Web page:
How to Choose a Lenten Penance

Lent is a great experience of spiritual solidarity for Catholics. We fast together, pray together, and fall in love again with the central beauty of our faith: suffering never has the last word, and always has meaning in light of the cross. 

The spiritual practice of fasting has the unique capacity to remind us of our dependence on God. But in the age of specialty diets like Keto, veganism, and Whole 30, are we numb to the spiritual power of fasting? Our culture has become addicted to the rigidity of individualized eating plans. The popularity of regulating one’s diet colors the way we see fasting. Whatever the health or spiritual benefits or moral impetus that motivates these changes, Lenten fasting is something different. By choosing a penance intentionally, we can embrace the spirit of sacrifice that has been a favorite of saints for centuries. To choose a penance that will help you enter into the season of Lent, keep the following in mind.

Examine your conscience

How many times do we feel defeated by the busy pace of our lives? “I don’t have time to pray,” is such a common mantra. If we pause to move mindfully through our day with an honest eye, we will usually see that we have more time than we think. Giving up Netflix, social media, even just noise of the radio can be great ways to cultivate space and silence this Lent.

More generally, the examination of conscience helps us to recognize areas of spiritual weakness. Do we suffer from pride, intemperance, anger? Whatever our area of growth, we can choose a Lenten practice that encourages us to exercise the opposite virtue. For example, a daily Litany of Humility, in conjunction with small acts of self-denial, can help us combat pride. Looking for ways to set aside our own agenda to help others can foster patience. Our Lenten sacrifices are not just about saying “no.” That “no” frees us to say “yes” to something else, something greater.

Choose a challenge

It doesn’t mean very much when a vegetarian forgoes meat during Lent. The nature of a Lenten penance is such that we should feel the sacrifice. Giving up something we use daily is a much more powerful practice than sacrificing something weekly or sporadically. We ought to choose something that challenges us, that stretches us beyond our comfort. I used to worry that choosing a challenge was a mistake; I wanted to select something I knew for sure I could do without. I also was afraid to pray the common Act of Contrition; how could I tell God I intended to “sin no more”? Wasn’t I setting myself up for failure?

Here’s the thing: it’s okay to fail. Failure to keep a Lenten promise, failure to live up to the Christian ideal – these things remind us of our smallness, of the frailty of our own will, and ultimately our dependence on God. Failure is the antidote to pride.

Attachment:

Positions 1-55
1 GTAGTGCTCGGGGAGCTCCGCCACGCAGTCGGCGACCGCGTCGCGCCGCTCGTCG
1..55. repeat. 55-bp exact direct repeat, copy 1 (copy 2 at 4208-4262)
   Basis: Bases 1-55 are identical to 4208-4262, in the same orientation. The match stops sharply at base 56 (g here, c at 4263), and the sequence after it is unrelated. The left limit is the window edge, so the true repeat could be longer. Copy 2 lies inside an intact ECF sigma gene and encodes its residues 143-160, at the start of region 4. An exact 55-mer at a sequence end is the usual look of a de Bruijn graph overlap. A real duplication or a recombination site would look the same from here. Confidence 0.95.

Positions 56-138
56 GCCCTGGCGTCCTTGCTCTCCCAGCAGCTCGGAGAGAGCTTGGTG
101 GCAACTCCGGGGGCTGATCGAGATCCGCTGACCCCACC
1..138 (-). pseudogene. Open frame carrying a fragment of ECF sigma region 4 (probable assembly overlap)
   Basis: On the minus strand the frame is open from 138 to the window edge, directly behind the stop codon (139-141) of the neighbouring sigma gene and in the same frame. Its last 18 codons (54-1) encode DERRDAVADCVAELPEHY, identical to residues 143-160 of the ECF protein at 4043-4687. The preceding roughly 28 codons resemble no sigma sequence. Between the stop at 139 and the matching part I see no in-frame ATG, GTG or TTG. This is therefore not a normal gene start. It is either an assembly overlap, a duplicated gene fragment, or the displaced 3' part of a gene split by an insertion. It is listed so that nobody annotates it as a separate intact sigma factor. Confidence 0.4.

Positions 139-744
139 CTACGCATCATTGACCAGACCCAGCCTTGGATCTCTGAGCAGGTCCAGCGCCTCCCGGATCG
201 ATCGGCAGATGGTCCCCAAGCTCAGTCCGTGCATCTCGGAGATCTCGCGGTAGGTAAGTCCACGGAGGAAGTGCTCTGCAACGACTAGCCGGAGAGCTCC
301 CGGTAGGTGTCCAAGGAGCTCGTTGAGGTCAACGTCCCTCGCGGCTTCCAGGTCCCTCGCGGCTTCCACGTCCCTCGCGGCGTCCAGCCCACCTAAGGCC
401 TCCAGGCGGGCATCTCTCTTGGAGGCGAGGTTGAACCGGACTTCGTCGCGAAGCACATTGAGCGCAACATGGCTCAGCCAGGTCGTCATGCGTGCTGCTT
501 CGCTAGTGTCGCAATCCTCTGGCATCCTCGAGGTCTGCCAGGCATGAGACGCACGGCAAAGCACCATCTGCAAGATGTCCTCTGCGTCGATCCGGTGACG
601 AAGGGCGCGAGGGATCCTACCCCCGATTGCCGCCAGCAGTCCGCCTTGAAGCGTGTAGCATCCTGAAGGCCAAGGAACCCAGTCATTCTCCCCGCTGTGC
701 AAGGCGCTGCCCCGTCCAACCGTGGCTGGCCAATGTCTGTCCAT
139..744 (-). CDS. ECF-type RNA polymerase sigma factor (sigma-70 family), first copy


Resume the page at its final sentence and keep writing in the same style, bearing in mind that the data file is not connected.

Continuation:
On the other hand, you don’t have to be extreme. Choose something that challenges you. I didn’t have to give up caffeine entirely when switching from coffee to tea was a daily struggle for me.

Integrate

The three traditional practices of Lent are prayer, fasting, and almsgiving. When selecting a Lenten penance, be intentional about integrating these three. Use your social media or Netflix time to add in daily prayers. Working on temperance? Give up your daily latte and donating the savings. Consumed by consumerism? Offer a prayer for the poor every time you’re tempted to break your “no buy” Lent. Integrating prayer and almsgiving with our fast deepens its spiritual meaning and provides the opportunity to be mindful of all three each time we make our sacrifice.

On a final note, there are seasons in our lives just like there are seasons in the Liturgical year. This is the third Lent I’ve spent pregnant or postpartum. The challenges of some seasons of life are enough in themselves. When you’re already struggling or suffering through something difficult, the most fruitful practice might be not to impose an additional burden on yourself, but to enter more fully into the grace of your suffering by taking it even more intentionally to prayer.

7 thoughts on “How to Choose a Lenten Penance

  1. I find just devoting extra prayer time to a Lenten/Easter devotional does more to turn my eyes towards God than any bodily penance. It definitely isn’t about me that way.

    1. That’s a good point. Our individual dispositions vary so much. For example, fasting for the sake of vanity is VERY different than fasting out of a desire to sacrifice in solidarity with Jesus and the poor. The outward action is often much less important than the intention and interior experience it fosters. It’s great to have a spiritual director or someone to talk to who can reflect back to us and even challenge us when we begin deceiving ourselves.

      Of course, there is always value to practicing any virtue; we need to strengthen our spiritual muscles! Any time we pray, we open ourselves to grace. Any time we practice self-denial, we strengthen the virtue of temperance. Following the example of Jesus in the desert and joining the Church (across time and in the present) in this season of penitential fasting is a beautiful way to offer ourselves as “living sacrifices” as St. Paul encouraged the Romans (12:1). Sure, we can do this any time, but there is also something meaningful when we practice it together as a Church in the season of Lent.

      1. Oh, I get that! I’ve been pregnant or nursing 4 out of the last 5 years, so I’m in a similar boat. I try to take up other sacrifices that offer the same opportunity to practice temperance and give up something I really love for the sake of something greater (like fasting from coffee or even non-dietary things like spending extra money or social media). Feeling the pang of wanting for something and denying myself is a constant reminder during the season of what we are praying through.

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